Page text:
Just the Facts, Ma'am

Thonie Hevron; bringing you the stories behind the badge

Ramblings: Rookie Lessons

By Hal Collier, Retired LAPD

In one of my last Ramblings I told of being lost while on loan to another division. I worked Hollywood most of my career and didn’t like change. Some cops liked to change divisions every couple of years. I figured if you spent two years in Hollywood you could get around without a street guide unless you had a call high in the Hollywood Hills. Then only a guiding star could help you. I often wondered how cops in rural areas found the location of their calls. Most of the roads were dirt and a street sign was a sign of luxury. If you did have a street sign it most likely had bullet holes in it!

This Ramblings has nothing to do with getting lost but what every rookie had to know, at least in my “olden days.” The first day with a new rookie, the senior officer wanted to get to know his partner. A rookie’s first shift with a senior partner went something like this: 

Before clearing for radio calls, the senior officer would go get coffee and ask questions of this want-to-be-a-cop. “Do you have a backup gun? If yes, where do you keep it?” Most carried a 2-inch, 5 shot, 38 caliber revolver in their back pocket. I was more accurate throwing rocks than shooting a two-inch revolver. Some preferred an ankle holster and years later some carried it in a holster behind their ballistic vest. If you carried a backup gun you told the rookie where it was. You never know when you might need an extra gun or bullets.

LAPD_Police_CarNext, you told the new partner, “Always know where you are.” If we suddenly get in trouble and need help you’ll have to get on the radio and tell them where we are. There are many stories of cops having to run to the end of the block to look at the street sign. The officer then had to run back to the police car and grab the radio. He was usually out of breath. Rookie officers were often tested. The senior officer would drive down a dark side street and suddenly stop.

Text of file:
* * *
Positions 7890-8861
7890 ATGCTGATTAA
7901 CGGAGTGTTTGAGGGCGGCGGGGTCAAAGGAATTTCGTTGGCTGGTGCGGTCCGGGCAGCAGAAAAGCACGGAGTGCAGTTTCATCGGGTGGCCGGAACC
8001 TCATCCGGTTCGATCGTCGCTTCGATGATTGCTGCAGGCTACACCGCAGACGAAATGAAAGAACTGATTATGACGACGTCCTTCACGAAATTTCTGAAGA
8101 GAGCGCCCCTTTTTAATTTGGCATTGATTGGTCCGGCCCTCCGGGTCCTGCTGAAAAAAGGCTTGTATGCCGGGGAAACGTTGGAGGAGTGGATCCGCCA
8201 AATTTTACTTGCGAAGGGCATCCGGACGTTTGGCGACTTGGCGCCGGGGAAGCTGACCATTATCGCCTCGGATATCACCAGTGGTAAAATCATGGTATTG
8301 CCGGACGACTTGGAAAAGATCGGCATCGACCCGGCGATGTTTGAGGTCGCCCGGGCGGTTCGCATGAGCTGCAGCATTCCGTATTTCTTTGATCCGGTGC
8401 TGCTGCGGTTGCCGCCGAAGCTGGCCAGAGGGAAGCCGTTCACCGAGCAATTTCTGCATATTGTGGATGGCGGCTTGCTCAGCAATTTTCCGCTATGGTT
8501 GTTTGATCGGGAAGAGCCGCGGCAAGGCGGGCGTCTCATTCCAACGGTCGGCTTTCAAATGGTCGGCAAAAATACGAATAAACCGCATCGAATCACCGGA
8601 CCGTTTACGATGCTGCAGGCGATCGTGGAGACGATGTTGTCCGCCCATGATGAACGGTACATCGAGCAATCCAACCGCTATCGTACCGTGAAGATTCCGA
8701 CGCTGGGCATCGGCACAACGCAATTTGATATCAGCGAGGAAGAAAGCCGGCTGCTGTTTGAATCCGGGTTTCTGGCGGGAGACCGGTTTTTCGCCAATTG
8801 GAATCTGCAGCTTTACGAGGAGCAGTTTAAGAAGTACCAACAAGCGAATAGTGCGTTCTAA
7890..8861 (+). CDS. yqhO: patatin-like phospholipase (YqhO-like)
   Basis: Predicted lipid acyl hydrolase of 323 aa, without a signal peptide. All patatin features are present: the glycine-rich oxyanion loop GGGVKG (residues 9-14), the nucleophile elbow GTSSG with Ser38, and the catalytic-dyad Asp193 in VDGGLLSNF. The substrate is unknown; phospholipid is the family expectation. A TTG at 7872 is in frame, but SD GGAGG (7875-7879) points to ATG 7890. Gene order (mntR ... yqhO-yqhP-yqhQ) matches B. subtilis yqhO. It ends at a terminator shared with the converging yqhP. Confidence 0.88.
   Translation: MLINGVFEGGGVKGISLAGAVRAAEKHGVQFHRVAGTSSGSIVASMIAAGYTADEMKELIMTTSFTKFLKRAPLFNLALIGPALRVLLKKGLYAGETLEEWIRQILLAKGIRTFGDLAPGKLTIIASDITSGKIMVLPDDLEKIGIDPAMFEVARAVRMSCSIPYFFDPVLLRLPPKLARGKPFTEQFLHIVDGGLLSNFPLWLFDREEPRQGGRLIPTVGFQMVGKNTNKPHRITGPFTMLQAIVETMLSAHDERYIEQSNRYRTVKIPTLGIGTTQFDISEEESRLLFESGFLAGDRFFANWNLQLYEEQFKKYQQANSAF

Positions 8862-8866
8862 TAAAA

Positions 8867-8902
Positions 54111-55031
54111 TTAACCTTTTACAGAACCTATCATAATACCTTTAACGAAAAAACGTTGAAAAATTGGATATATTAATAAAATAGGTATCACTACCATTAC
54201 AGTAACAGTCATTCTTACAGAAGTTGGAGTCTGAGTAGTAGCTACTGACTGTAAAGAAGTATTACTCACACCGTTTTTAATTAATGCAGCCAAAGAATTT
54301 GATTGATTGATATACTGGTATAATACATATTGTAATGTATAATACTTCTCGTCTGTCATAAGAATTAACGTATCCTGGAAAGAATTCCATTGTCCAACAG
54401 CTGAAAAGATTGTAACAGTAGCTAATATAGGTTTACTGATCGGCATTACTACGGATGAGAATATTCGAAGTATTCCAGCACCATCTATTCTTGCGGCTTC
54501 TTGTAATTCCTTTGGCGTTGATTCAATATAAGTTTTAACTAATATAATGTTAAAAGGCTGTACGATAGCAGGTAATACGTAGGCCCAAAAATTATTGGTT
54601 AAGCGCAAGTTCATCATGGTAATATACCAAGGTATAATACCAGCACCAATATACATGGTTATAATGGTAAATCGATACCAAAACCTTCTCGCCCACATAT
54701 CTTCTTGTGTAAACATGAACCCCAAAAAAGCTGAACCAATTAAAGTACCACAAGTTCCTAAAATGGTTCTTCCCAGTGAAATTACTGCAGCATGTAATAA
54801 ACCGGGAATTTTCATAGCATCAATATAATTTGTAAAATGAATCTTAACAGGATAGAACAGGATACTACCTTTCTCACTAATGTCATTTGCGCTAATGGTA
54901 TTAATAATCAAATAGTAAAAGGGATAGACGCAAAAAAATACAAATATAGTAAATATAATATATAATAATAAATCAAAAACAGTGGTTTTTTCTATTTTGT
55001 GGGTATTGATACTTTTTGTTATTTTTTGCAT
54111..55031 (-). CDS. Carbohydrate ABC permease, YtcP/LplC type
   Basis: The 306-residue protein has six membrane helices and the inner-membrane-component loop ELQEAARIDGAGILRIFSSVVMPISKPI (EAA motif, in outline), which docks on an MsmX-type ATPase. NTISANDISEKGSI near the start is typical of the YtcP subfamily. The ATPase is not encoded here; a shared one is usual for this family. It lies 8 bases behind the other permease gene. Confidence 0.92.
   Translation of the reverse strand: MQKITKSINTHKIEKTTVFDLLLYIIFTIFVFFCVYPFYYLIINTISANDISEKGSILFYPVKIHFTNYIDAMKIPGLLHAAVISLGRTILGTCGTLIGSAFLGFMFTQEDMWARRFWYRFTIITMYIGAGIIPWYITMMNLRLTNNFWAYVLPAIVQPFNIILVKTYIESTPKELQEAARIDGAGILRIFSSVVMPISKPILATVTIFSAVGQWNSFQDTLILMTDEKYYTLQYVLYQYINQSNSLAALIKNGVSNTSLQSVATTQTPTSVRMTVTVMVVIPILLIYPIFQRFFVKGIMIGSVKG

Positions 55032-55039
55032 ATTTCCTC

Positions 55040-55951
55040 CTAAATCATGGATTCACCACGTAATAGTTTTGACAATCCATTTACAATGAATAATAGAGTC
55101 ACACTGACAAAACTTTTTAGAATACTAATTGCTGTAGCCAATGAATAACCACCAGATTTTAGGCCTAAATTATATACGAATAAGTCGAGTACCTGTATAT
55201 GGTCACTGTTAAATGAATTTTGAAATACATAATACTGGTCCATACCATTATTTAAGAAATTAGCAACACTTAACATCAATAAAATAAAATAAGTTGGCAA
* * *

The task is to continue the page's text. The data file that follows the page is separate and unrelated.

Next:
He’d yell at the rookie, “I’ve just been shot. Where are we?”

You had better know! If you didn’t, you’d get one of those one-sided conversations usually making reference to your parents’ marriage status.

My head was always spinning, as we turned corners, looking at street signs. I was given the ultimate test one dark cold night. The radio was quiet and we were driving down Melrose. My senior partner, Rick, turned northbound on Formosa Avenue then turned westbound down the alley. I knew it was Formosa because it was only two blocks from Pink’s. I could still smell the chili even though Pink’s had been closed for hours. He drove down that alley for six blocks, not a street sign in sight.

He suddenly stopped midblock and asked, “Where are we?”  I calmly answered, “We’re north of Melrose in the alley, six blocks west of Formosa.”  

He never tested me again. I later learned that most buildings have a large electrical box on the back wall. Stenciled on the box is the address of the business. That’s for the Department of Water & Power guys, not the cops.

One last question for a rookie. The senior officer would ask, “I’ve been shot, do you come to my aid or go after the SOB who shot me?”

Trauma kit 1999 LAPDTough question, how would you answer? The right answer in the early 70’s was you go after the bad guy after broadcasting my location that I have been shot. Now days we have shooting trauma kits in our equipment bags and maybe if we stop the bleeding, the wounded officer will survive.

 

We almost always catch the bad guy it just takes time. Another stern lesson, “Never give up your gun. Never.”  a-lapd-onion-field-officersThat was a lesson learned after the “Onion Field.”

It was all part of learning the job and hopefully you passed it on to the new breed of cops. That new breed will be putting money in your pension fund after you retire. 

–Hal

Cop Talk

For all things about cop culture-the work, the family, the days off.

The purpose of this page is to educate writers of all genres to be accurate in their portrayal of law enforcement professionals. This includes meter maids (I was a "lovely Rita" many years ago), dispatcher, patrol officers, detectives, and administrators.

I have many resources in my 35 year career in California law enforcement. I index and explain common errors that found in all media. Guests will also post about police professionalism today and tomorrow as well as historical articles about the way things used to be, "back in the day".

Examples of police media myths: missing persons cannot be reported by anyone but the family; missing persons reports can't be taken until the subject has been missing 24 hours; all cops eat donuts.

You get my drift.

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Just the Facts, Ma'am posts Sundays and Wednesdays. Guest writers Gerry Goldshine, Hal Collier, Melissa Kositzin and sometime Woody Hoke take us through the days and nights of those who protect and serve. Extra postings will include California 'Officer Down' notices or something special. I will update progress of my current literary project as they develop. --Thonie Hevron

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